I love the Bajan Soca and could not wait to be treated to the Bajan Soca delights, we were simmering to wuk up. The only problem was that because we all waited so long in the cold, the vibe was difficult to pick up. However, the DJ’s did not disappoint and as the evening went on, we warmed up and started to wine up. The crowd was mixed, and we initially felt like outsiders as everyone knew everyone. It was like a Bajan lime on a boat. Whilst there were strong Bajan connections, they did not make us feel out of place and a group of Bajan men, who looked like they loved to party, had the boat jumping with them. They were an eclectic mix of fun personalities that added to the highlight of our evening. Despite us feting and mixing with the crazy crew of Bajan boys, the initial vibe felt a little Bouji; in that I mean it was not an all-out, bruk wild boat ride, the ladies were dressed to impress, but my crew and I love a good wuk up and we were waiting. The crowds were definitely mature and seemed past that need to lift one leg up in the air. That said, as the DJ’s started to throw down the tunes, the vibe ramped up and we and the rest of the crowd started to jump up with the said crazy Bajan boys’ crew.
Culinary boat ride delights
Food was provided, which was surprisingly really good; a choice of rice and peas, mac pie, coleslaw, chicken, fish (which ran out quick time), or curried potato and chick peas for the vegetarians. With ample space to sit and eat, you could enjoy the meal that came with the ticket.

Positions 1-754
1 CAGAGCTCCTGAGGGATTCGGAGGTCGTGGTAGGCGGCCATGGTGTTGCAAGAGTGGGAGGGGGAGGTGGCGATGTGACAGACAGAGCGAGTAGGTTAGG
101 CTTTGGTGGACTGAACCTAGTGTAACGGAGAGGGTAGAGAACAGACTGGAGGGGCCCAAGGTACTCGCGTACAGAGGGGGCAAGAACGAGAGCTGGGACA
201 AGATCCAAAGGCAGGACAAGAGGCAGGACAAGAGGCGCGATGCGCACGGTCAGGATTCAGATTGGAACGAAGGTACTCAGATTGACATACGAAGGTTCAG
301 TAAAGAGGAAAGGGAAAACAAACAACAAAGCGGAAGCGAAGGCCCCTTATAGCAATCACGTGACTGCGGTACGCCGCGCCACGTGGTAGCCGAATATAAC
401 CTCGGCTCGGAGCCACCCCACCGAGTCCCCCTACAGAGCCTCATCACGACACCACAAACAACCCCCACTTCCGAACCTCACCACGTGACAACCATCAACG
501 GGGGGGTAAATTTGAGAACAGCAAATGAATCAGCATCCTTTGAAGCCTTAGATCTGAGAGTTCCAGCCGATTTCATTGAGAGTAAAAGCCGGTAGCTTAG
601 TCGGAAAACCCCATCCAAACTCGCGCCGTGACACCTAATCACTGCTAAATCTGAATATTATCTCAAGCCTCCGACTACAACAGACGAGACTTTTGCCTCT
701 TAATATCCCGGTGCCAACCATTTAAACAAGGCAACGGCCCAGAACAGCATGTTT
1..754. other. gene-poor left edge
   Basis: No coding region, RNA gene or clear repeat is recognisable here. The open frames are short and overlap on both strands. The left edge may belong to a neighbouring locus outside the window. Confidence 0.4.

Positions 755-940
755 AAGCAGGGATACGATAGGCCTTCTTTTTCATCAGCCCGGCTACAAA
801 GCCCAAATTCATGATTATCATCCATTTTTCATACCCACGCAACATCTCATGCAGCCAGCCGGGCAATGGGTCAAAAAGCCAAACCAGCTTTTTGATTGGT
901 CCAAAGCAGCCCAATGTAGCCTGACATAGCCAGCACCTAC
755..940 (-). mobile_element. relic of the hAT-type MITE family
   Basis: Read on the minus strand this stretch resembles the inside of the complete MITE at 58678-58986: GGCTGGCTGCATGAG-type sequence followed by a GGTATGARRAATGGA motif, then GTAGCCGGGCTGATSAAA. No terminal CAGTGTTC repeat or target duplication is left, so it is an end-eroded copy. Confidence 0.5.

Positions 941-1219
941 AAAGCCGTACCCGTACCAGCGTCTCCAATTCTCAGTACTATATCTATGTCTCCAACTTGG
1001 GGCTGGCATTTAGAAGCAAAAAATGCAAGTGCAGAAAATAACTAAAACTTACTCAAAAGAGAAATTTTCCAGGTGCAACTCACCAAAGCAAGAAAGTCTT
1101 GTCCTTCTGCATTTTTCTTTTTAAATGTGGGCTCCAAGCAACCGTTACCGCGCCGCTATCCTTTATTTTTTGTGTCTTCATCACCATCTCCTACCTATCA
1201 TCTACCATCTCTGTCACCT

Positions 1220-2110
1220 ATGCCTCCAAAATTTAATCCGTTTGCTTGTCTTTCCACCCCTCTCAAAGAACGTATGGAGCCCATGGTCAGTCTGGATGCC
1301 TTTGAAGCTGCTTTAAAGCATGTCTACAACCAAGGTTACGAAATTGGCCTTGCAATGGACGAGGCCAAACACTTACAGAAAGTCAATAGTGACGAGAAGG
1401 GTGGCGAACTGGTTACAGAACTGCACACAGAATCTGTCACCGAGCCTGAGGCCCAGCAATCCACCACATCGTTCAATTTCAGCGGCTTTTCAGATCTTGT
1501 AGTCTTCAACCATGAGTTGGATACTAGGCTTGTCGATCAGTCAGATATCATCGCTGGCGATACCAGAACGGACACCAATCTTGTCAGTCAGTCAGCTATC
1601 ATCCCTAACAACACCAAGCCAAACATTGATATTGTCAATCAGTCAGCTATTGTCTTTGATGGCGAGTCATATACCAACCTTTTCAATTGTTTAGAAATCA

Time to wuk up!
As the evening wore on, the crowd became more relaxed and it was evident that this boat ride was heating up! Release d’Riddim DJ’s were also there, unleashing their Soca musicality geniuses and they never disappoint. People were ready to fete hard and then the DJ threw down “Split in the Middle” by Freezy, and as you could imagine the crowd went wild. I really can’t do the splits – and there were a fair few of us that stood around watching in awe. As 12am approached, the boat ride was in full fete mode, us, the crazy Bajan boys crew and the rest of the crowd were treated to a selection of DJ spins and we fetted until the the boat docked at 12.45am. As we disembarked, there was a general consensus that this was a good night. I actually enjoyed myself, as with the people around me; we had the benefit of being around good people, good music, good vibes, with good food.
Whilst, it was apparent that it was a shaky, negative start to this event, Bajans in London redeemed themselves with this boat ride, as we all conceded that we had a ball. I have never feted with a nicer, friendlier bunch of people. I almost want to be Bajan, it’s that deep! To the promoters’ credit, I spoke to the actual organiser after the boat docked and subsequently contacted Bajans in London on Facebook, by connecting as a friend. I was surprised at what ensued. I was officially welcomed into the group along with a few others and to be honest, I was a bit blown away. You see, I join many groups and receive a confirmation when added. But that’s it. No “hi” or any other recognition that I joined, so this welcome actually surprised me. However, it afforded me the ability to provide my thoughts, with regards to the issues towards the wait time. My comments were taken on board, apologies given and explanations provided as to the delay in boarding. The problem was that there was static boat docked next door, who had priority over boarding, they had delays but we still had to wait; unfortunately it was those factors that contributed to the delay in boarding.
Needless to say, this event was full of solid Bajan lovers, a nod to all those Bajan. The joint venture between Bajans in London & Release d’Riddim “Gem of the Caribbean” boat ride was truly a success, a fantastic boat ride. You just have to come and experience this feeling of almost being Bajan amongst these folk. I am just glad I was not filmed singing “I am a Bajan”!